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During the reporting period, the number of Lucy’s employees fell by 14 to 165 due to a high turnover rate up to the third quarter of the year, according to the firm's management.


Lucy Insurance reversed the profit decline it faced two years ago and netted 9.5 million Br in profits over the last fiscal year, a 51pc growth from the previous year. Its earnings per share (EPS) have also risen by 47pc to 75 Br.

Two years ago, the firm's profit and EPS dwindled due to stagnant gross written premium, an increase in commission payments, a surge in claims and rising expenses. During the period in question, Lucy's profits dropped by almost 20 million Br to 6.3 million Br.

The focus of the management and the board alternated to pull the company out of the failure it was in, according to Kelemu Sinke, board chairperson of Lucy.

Kelemu explained that the board took the initiative of systematically reviewing the structure and operational arrangements and the nature of work being performed to identify the drawbacks responsible for the company’s poor performance.

"As a result of the measures taken and hard work," Kelemu said, "the profitability has shown some improvement, although it still isn't satisfactory."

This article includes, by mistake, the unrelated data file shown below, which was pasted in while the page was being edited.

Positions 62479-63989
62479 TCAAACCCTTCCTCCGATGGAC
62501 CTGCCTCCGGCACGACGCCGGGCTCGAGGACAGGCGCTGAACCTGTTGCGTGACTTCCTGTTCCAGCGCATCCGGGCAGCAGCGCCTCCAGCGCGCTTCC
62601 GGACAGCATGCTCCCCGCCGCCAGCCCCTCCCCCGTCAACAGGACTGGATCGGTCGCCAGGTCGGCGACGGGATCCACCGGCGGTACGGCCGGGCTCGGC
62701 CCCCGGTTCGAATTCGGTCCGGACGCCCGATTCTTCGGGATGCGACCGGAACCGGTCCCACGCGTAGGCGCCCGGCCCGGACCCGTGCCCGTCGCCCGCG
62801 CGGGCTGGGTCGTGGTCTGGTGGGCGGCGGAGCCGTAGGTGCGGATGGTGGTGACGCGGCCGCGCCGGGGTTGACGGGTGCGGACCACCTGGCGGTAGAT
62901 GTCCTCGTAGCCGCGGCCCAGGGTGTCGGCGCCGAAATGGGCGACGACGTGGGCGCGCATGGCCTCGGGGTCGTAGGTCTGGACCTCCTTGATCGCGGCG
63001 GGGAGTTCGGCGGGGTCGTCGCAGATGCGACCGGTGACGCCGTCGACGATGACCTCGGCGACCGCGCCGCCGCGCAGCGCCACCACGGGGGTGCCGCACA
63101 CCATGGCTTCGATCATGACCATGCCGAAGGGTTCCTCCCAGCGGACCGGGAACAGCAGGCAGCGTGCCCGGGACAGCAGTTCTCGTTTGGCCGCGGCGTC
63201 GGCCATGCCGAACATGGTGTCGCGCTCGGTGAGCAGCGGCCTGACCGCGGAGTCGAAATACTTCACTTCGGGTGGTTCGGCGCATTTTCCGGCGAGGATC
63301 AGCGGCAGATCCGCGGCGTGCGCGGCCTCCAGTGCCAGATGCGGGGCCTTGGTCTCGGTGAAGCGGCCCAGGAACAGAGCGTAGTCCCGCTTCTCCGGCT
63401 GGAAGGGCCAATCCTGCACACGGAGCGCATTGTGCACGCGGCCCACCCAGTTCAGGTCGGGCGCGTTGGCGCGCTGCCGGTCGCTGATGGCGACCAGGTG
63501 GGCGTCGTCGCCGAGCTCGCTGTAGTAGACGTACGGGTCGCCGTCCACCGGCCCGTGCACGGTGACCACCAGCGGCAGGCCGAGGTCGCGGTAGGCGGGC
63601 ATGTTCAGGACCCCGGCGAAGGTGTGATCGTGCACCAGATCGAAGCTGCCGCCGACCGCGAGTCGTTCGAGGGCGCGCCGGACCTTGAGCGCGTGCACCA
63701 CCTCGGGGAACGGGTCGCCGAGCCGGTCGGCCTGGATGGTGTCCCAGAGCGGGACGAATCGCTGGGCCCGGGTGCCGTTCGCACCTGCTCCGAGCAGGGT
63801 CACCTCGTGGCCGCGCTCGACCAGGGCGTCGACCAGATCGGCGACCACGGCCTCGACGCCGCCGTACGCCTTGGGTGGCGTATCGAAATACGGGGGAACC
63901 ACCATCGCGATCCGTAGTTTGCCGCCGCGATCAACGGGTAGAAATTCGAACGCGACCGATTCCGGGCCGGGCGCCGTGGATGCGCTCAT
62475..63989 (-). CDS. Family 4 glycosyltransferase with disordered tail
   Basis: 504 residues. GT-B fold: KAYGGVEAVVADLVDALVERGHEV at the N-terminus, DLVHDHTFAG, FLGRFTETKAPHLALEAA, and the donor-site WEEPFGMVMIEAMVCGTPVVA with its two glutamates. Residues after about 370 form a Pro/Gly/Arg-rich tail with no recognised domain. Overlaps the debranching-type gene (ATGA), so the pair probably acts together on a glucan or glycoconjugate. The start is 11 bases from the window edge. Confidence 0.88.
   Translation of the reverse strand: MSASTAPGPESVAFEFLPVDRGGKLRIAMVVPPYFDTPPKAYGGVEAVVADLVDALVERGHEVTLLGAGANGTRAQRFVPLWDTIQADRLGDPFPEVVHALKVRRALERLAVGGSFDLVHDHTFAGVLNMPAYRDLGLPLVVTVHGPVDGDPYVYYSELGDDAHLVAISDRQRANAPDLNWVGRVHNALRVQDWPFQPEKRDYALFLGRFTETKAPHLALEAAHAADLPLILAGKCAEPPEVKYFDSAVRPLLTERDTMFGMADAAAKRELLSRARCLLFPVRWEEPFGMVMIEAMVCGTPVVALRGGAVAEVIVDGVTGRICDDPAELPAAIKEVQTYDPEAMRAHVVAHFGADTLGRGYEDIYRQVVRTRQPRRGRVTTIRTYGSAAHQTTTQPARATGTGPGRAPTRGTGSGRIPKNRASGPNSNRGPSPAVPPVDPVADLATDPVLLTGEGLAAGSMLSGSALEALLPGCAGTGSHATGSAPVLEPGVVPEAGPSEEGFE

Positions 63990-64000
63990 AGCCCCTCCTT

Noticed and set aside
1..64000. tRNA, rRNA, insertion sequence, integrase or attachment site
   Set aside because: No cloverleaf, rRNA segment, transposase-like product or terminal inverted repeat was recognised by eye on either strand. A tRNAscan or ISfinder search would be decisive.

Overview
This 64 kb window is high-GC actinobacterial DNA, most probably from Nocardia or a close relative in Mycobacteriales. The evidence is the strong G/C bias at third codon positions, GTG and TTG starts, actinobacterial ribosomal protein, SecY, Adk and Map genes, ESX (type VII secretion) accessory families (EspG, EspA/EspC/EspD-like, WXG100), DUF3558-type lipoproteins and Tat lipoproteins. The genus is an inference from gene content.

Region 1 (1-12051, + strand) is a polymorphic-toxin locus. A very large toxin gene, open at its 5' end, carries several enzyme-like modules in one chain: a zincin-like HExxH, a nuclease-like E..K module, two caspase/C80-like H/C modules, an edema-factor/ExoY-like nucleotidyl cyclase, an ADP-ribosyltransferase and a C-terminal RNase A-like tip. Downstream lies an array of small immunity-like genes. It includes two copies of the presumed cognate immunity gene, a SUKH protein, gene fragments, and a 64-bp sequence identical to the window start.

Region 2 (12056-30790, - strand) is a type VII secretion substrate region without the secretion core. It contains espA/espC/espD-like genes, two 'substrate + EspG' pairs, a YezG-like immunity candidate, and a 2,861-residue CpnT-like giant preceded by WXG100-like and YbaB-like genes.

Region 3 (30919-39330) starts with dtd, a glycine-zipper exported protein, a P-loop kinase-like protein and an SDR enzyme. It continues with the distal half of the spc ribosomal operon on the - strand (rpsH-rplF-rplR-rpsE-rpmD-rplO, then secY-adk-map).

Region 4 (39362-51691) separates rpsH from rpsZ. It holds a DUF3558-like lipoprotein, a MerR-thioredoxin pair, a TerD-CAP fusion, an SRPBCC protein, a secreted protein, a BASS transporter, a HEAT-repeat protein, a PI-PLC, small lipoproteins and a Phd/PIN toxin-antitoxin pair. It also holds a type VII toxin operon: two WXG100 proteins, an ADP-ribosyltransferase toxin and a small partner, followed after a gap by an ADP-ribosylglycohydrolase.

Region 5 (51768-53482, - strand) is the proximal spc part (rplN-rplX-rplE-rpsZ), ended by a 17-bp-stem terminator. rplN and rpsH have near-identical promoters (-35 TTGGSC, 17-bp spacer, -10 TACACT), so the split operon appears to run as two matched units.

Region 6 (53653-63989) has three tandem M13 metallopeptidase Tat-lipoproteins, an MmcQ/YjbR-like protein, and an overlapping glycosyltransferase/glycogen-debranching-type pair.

Hamid Tulu, a shareholder at Lucy for the past seven years, appreciated the management and the board for opening up and informing the shareholders about the truth. Hamid says that he was more disappointed by the silence of the board and the management than by the negative performance.

"The previous year’s performance of the firm was very shocking," said Hamid, "and the executives weren't transparent enough to tell us what happened."

The poor performance and profit slump were understandable, and many businesses might face it, according to him.

Abdulmenan Mohammed, a financial statement analyst with two decades of experience, appreciated the firm's growth restoration.


This is an impressive performance, according to the analyst.

"The shareholders must be delighted about such a remarkable performance," said Abdulmenan.

Hamid also cheered the recovery of the insurance firm.

"I noticed that the management and board of directors are striving to go out of their depth," he said. "I hope it'll improve more in the coming fiscal year."

Though the firm improved its profit and EPS, the values are still way below the 26 million Br profit and 193 Br EPS it recorded two years ago.

The management should work hard to bring the EPS at least back to what it was then, according to Abdulmenan.


During the past fiscal year, Lucy’s gross written premium slightly declined by 1.2pc to 134 million Br. Out of the total gross written premium, it ceded 26pc to reinsurers, leading the firm’s retention rate to decrease from 76pc.

The management should work hard to increase the gross written premium as it has a serious impact on Lucy's overall performance, recommended Abdulmenan.

The firm has prepared a five-year strategic plan that will have a significant role in improving its performance with regard to premium, according to Adefris Wossene, the new CEO of Lucy.